Ovarian Cancer Detection

Thanks to better screening techniques, it's now becoming easier to detect ovarian cancer in its early stages. The disease can be detected in a number of ways, such as through a yearly pelvic exam, transvaginal ultrasound, or a blood test. In some cases, it is even found accidentally, such as during a CT or MRI scan that is being done for another reason.

A Changing Picture

In the past, ovarian cancer was viewed as a silent killer -- a cancer that didn't cause symptoms until it was too late. Because there weren't any known obvious early symptoms or any reliable screening methods, these cancers were typically discovered in the later stages, often after they had spread to other areas of the body.  
However, that view is changing. Not only do we know more about the early symptoms of ovarian cancer, but we also have a few tools to help screen women who are at higher risk for the disease. The goal is to catch as many cases in the early (and most treatable) stages as possible, without subjecting women to unnecessarily expensive, unhelpful, invasive, or worrying tests.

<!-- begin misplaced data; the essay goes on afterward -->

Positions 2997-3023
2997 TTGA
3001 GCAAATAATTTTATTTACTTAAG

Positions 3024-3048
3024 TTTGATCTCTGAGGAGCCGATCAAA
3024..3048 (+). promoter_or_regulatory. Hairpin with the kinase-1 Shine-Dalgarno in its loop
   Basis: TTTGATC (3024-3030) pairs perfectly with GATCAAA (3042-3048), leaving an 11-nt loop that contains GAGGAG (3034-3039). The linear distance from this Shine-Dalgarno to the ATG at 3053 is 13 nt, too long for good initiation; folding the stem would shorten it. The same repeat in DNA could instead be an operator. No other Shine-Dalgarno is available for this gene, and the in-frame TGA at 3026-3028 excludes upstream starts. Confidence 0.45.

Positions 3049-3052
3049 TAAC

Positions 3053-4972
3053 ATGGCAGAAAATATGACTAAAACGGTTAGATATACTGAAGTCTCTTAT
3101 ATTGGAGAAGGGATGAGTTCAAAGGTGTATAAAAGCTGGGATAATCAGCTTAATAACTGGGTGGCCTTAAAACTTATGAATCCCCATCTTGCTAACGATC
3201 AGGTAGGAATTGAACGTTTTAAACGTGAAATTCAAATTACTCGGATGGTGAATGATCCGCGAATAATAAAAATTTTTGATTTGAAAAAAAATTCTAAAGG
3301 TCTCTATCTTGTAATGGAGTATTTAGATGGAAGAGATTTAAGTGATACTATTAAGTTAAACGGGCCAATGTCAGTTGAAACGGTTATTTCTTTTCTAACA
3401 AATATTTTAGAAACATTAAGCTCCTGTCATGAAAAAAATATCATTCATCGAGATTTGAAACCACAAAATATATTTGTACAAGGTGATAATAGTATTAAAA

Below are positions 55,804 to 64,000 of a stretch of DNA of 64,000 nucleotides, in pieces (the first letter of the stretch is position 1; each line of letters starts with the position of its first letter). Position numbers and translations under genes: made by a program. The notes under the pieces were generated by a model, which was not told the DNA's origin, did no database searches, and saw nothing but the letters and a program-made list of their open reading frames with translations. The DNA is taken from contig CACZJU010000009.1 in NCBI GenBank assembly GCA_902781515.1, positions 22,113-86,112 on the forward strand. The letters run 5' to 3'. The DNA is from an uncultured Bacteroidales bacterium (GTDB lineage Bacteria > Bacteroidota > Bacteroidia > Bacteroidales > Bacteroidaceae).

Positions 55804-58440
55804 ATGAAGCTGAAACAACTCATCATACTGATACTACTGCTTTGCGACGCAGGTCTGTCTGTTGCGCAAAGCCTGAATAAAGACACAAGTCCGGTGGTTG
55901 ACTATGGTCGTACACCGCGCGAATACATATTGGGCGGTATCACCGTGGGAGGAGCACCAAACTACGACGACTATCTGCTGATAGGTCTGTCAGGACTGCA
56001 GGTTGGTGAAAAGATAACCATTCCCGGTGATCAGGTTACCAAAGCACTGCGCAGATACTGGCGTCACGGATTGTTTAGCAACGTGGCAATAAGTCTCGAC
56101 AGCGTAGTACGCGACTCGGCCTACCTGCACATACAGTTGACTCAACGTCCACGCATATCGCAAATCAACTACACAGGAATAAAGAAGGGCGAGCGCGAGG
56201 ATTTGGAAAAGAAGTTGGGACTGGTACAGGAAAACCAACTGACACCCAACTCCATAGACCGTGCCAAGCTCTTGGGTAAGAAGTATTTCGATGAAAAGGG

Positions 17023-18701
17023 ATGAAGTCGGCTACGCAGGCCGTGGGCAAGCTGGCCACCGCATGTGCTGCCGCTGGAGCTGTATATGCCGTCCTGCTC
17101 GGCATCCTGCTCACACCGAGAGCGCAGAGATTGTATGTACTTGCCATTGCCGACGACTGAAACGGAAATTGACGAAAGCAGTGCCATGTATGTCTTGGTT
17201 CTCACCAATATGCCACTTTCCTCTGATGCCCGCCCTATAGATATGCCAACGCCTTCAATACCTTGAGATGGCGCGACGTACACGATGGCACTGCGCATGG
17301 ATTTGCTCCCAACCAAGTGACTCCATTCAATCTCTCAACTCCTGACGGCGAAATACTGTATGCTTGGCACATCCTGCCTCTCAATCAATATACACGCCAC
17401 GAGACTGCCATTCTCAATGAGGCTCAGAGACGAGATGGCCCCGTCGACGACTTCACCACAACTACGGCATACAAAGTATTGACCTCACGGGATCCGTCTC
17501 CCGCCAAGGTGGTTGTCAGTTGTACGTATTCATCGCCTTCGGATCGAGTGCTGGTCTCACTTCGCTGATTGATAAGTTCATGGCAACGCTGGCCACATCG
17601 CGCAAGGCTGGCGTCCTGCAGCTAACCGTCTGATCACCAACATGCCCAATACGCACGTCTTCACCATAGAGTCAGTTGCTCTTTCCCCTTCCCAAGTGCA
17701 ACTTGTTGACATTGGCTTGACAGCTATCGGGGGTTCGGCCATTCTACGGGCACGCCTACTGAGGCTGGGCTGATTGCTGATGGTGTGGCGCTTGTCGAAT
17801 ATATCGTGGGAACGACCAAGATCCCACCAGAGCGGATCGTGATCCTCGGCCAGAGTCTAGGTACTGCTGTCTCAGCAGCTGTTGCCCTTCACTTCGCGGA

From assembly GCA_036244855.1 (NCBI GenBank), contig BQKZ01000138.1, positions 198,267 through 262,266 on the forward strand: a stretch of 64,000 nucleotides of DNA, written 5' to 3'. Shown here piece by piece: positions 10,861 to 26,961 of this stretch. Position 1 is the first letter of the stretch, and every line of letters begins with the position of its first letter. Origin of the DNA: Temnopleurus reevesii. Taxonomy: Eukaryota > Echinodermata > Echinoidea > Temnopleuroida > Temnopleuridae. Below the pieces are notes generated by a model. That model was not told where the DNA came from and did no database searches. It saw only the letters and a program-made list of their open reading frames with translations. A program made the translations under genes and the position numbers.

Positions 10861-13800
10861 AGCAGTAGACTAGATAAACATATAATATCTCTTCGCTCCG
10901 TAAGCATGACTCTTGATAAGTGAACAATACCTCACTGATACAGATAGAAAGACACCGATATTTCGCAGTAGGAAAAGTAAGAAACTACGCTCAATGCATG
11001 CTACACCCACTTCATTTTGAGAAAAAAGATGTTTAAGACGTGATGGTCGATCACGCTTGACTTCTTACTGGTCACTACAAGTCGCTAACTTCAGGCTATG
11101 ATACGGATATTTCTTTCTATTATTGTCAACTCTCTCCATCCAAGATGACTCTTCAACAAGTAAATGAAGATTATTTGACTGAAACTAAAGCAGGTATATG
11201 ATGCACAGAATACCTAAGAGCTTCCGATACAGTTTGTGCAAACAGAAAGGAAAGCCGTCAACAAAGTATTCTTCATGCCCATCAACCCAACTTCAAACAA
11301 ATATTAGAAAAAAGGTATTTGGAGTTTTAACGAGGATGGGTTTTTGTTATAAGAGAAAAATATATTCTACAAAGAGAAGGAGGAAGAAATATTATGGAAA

Know Your Risks

The very first step is to evaluate your ovarian cancer risk factors. Most of these are nonmodifiable, meaning you don't have any control over them. These are the cards you've been dealt, so to speak. These are risk factors like infertility or a personal or family history of cancer. A few risk factors are modifiable, however, meaning that you might have some control over them and can change them, in some cases. Not all factors are equal -- some increase your risk just slightly, while others many have a very large effect on your risk.
Spend some time learning about the known risk factors. Ask your sister, your mother, your grandmother, or any other relative who might know about your family's cancer history. Ask specifically about ovarian cancer and breast cancer, and try to find out how old your relatives were when they were diagnosed.
Why is all this important? Your risk influences how (or even if) your healthcare provider will monitor you and screen for ovarian cancer. In some cases, nothing more than a yearly physical exam is necessary. In other cases, an aggressive screening regimen may be put into place.
Learn about the known risk factors, write down the ones that apply to you, and be sure to discuss the risks with your healthcare provider.
(Click Ovarian Cancer Risk Factors for more information.)
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Ovarian Cancer Information

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